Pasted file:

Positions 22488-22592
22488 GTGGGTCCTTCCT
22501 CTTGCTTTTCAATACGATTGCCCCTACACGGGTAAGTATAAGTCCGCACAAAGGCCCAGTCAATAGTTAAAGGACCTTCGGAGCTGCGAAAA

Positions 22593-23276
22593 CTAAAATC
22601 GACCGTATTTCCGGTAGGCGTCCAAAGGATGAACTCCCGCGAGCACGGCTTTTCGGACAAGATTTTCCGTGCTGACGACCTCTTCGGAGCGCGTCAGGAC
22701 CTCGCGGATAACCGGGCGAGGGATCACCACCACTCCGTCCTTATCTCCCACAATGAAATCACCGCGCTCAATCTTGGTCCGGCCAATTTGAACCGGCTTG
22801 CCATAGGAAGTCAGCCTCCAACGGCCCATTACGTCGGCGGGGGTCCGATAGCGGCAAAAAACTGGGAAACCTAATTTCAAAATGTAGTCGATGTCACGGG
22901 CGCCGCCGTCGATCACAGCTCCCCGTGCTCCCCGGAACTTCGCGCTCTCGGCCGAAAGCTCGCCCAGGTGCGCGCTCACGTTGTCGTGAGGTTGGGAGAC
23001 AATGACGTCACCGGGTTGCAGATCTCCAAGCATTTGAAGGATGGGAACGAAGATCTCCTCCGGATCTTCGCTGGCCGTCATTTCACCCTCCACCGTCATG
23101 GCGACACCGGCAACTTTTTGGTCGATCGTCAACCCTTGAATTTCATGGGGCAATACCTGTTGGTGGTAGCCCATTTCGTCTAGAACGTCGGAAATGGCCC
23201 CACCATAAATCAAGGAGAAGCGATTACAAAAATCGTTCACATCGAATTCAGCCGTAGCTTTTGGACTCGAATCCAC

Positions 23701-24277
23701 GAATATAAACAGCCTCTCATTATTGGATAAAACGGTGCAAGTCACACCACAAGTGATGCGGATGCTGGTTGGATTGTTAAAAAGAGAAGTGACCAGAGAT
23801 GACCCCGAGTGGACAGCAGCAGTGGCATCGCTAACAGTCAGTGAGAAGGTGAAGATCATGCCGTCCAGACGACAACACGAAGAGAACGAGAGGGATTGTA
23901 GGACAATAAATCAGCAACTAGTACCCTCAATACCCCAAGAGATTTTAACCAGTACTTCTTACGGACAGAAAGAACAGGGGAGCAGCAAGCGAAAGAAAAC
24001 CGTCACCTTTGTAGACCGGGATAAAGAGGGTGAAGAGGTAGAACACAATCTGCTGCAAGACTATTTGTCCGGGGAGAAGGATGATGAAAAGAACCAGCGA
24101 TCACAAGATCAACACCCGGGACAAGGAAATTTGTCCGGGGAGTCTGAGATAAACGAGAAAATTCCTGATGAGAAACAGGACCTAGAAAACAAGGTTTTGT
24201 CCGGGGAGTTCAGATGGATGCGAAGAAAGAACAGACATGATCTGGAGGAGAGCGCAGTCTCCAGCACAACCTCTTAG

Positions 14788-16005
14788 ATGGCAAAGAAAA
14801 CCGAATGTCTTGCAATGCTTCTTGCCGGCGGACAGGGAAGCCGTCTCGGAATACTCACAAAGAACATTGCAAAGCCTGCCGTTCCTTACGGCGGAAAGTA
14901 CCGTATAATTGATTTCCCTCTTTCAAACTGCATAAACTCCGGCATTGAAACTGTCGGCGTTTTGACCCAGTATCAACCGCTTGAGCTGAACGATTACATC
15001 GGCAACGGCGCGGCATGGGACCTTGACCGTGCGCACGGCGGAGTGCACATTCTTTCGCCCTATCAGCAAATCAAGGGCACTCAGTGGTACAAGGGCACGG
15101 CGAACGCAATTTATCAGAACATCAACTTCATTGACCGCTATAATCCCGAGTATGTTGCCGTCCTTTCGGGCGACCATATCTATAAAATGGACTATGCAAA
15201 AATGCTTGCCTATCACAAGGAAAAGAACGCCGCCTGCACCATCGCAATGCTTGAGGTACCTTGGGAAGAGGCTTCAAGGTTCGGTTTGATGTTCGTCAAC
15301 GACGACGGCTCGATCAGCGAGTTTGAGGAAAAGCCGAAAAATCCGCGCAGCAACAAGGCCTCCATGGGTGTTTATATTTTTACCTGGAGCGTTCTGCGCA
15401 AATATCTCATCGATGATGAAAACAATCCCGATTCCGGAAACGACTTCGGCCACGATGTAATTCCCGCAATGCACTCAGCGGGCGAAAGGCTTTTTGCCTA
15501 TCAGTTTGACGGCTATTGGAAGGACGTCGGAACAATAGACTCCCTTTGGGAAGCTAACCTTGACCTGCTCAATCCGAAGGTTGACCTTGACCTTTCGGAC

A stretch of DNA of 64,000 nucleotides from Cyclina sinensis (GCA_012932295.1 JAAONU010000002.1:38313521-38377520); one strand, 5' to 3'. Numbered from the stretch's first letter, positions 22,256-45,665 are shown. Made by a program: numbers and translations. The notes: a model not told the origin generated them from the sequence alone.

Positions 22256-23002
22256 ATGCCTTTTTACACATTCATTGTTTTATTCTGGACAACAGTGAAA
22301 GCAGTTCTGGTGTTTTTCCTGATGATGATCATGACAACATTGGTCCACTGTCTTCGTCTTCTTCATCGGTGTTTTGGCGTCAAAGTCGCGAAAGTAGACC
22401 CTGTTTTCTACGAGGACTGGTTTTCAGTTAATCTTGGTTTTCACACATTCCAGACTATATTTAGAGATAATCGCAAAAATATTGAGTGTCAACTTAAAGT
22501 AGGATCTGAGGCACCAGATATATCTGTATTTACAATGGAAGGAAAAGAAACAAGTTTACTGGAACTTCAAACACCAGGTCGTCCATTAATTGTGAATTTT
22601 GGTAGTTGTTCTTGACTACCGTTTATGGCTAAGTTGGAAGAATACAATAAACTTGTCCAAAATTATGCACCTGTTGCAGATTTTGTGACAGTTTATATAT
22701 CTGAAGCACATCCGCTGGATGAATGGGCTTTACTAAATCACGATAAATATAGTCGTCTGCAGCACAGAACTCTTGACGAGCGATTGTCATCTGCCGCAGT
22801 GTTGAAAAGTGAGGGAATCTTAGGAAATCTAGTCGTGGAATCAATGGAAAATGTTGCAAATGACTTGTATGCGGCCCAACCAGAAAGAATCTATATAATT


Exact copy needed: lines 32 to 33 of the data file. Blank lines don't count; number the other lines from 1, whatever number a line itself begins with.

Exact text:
22256 ATGCCTTTTTACACATTCATTGTTTTATTCTGGACAACAGTGAAA
22301 GCAGTTCTGGTGTTTTTCCTGATGATGATCATGACAACATTGGTCCACTGTCTTCGTCTTCTTCATCGGTGTTTTGGCGTCAAAGTCGCGAAAGTAGACC